Home Investing Basics Investment Basics: Risk and Return – The Money Mummy Guide to Investing Part 3

Investment Basics: Risk and Return – The Money Mummy Guide to Investing Part 3

written by Shelley Marsh 02/05/2013

There is a trade off between risk and return.  Anyone who tells you any different is lying.  If I had a dollar, for every time a client told me about a no risk investment returning a guaranteed 20%, I would be on a beach somewhere, right now.  My advice is always the same, it is highly likely you are being scammed, run!

Remember risk is the chance that an investment won’t give you the return you expect.  It is the chance of losing some or even all of your investment.  Higher risk investments are generally associated with higher potential returns.  Low risk investments are generally associated with lower potential returns.  This is the risk/return trade off.  No one in their right mind would take on a high risk investment for a low potential return.    It makes no sense, the return you get at the end of the day does not compensate you for the high probability that you will lose your money.  A low risk investment doesn’t need to offer a big return because it is unlikely you will lose you money.  Markets all day, everyday are pricing risk.

So, why do so many people get scammed?  It is human nature to focus on the outcome, the big return rather than the risk involved.  People want to believe that high return investments, exist without risk, but I guarantee (after 16 years in the industry) they do not.  If someone tells you they do, then they are either lying to you or they do not fully understand the risks involved in the investment.  Too much of a focus on return and not enough on risk, was the downfall of many an investor during the global financial crisis (GFC).

In general, cash is considered the lowest risk investment.  The cash rate set by the Reserve Bank is  called by the industry the “risk free” rate.   So if something has a return close to the cash rate, which is currently 3%, it “should” be relatively low risk, although you still need to understand the exact nature of the investment to be sure.  On the other end of the scale, I consider a 15% return from the share market to be a very good return.  According to the ASX,  the Australian share market has averaged 9.3% over the last twenty years to 31 December 2012.  Shares are considered one of the higher risk investment types (more on this next week).  Anyone guaranteeing investment returns anywhere in the double digit range are to be viewed with great caution.  I’m not saying you can’t make double digit returns – it is just that is it is highly unlikely to be guaranteed (ie. low risk), especially in the current low interest rate environment.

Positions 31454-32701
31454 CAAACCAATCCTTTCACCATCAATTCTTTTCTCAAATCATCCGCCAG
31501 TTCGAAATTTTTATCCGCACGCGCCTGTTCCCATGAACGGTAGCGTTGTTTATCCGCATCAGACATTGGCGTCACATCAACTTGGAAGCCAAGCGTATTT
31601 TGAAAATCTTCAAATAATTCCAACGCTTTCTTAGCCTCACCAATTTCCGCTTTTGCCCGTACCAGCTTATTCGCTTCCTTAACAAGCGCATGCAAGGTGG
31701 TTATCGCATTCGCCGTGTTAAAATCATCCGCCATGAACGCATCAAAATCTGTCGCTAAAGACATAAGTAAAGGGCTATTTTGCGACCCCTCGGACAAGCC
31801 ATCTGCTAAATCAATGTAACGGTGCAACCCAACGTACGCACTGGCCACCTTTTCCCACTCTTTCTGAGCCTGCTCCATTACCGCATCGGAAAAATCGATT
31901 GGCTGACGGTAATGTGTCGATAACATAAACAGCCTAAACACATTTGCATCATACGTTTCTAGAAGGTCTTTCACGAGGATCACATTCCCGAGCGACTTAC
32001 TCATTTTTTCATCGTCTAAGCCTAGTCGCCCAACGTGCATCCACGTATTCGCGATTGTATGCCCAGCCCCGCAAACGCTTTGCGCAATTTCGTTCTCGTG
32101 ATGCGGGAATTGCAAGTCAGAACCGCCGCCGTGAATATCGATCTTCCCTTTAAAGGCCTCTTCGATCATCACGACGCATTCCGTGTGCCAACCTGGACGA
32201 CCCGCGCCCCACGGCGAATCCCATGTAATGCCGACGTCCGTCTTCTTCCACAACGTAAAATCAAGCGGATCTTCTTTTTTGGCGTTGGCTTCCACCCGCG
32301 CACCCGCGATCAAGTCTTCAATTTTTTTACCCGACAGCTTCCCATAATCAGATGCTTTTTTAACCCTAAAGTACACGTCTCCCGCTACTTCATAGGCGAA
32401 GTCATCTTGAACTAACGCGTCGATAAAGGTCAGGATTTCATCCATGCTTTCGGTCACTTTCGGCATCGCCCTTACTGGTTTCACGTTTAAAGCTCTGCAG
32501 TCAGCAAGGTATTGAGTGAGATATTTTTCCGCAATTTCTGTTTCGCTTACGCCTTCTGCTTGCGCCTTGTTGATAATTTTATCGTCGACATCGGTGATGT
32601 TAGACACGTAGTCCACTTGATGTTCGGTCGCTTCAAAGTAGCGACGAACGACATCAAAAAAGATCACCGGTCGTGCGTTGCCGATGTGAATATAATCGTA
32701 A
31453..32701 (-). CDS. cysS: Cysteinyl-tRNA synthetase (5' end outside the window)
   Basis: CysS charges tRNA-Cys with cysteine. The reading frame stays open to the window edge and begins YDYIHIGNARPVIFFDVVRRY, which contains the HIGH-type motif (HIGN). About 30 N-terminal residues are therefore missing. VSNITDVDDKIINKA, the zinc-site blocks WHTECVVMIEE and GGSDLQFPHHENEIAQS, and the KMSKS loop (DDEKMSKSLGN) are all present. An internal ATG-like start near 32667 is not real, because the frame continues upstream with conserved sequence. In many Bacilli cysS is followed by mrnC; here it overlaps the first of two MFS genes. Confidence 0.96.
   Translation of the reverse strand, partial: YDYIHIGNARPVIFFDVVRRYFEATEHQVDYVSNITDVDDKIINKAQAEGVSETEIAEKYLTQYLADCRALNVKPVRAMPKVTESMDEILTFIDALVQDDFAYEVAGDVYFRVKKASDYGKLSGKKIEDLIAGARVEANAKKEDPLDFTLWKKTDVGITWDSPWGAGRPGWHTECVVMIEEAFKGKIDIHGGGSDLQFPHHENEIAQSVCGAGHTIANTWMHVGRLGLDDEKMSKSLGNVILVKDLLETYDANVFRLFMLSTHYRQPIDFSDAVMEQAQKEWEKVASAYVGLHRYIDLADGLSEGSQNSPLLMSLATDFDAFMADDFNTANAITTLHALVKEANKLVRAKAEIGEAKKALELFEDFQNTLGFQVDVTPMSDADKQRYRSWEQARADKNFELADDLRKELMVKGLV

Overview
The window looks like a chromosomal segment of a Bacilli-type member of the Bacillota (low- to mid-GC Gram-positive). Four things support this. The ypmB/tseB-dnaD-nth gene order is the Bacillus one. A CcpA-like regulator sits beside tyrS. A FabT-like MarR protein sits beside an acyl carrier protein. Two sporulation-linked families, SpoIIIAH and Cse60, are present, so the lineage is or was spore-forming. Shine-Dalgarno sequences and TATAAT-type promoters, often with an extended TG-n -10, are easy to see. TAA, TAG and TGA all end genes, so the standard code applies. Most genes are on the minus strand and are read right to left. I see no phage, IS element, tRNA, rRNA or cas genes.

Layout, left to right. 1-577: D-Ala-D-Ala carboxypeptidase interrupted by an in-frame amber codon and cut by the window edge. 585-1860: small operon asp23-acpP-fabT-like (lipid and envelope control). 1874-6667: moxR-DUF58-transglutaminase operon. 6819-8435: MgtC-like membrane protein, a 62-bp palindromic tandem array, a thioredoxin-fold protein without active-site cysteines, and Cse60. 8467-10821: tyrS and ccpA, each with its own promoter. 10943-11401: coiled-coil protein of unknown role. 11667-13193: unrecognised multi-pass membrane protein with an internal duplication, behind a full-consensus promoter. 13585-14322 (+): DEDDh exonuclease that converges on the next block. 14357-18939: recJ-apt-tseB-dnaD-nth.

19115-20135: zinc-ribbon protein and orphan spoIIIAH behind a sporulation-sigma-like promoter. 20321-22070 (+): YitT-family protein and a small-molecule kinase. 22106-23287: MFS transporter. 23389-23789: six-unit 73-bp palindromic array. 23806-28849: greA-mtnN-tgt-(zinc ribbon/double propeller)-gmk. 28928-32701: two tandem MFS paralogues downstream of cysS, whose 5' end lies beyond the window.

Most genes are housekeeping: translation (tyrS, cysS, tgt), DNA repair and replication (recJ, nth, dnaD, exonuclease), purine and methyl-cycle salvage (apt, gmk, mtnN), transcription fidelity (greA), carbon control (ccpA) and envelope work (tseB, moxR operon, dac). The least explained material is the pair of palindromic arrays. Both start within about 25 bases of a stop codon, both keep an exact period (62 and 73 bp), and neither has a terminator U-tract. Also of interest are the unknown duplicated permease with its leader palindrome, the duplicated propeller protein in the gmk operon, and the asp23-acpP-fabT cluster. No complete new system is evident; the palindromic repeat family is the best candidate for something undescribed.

The key is to always focus on the risk involved in any investment and to make sure that the potential return makes sense given the risk.  The only way to truly understand how much risk you are taking in an investment is to understand exactly where and how your money is being invested.  This should be done for each and every investment that you make.

Gearing or borrowing to invest always increases risk, as well as potential return.  I am quite a conservative investor so my golden rule is to never put your family home at risk when investing.  For me it is a risk not worth taking.  Many people have lost their family homes in investments gone bad, when they never really understood the level of risk they were taking, or were scammed by the offer of generous returns.

Next week we are going to start going through the different investment types or asset classes as they are known in the industry.  We are going to look at their key characteristics and where they sit when it comes to risk and return.

If you liked this post check out the rest of the series by clicking on the links below:

Investing: How Do I Get Started?

What Is My Risk Tolerance?

What Are My Investment Choices?

Fixed Interest Investments

Property Investments

Happy investing!

Money Mummy

* Please note this is for your general information only and does not constitute financial advice.

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Lex Summers 28/05/2013 at 11:59 pm

Great article. Very helpful information provided. My dad is retiring in five years and we’re looking at many options to sustain his earnings during his sunset years. This article at FinancesOnline was a good starting point and we’re looking for more:


Money Mummy 29/05/2013 at 3:42 pm

Hi Lex, glad you found the article useful. Yes, unfortunately the current low interest rate environment is tough on retirees, but it is good to see that you and your Dad are arming yourself with as much information as you can. The article you read is part of a series I am doing on investing basics. If you look under categories on the front page of my site and click on investing basics it will show you the whole series currently labelled 1-5. I add to the series weekly. I hope you find these articles useful as well. Thanks Money Mummy.

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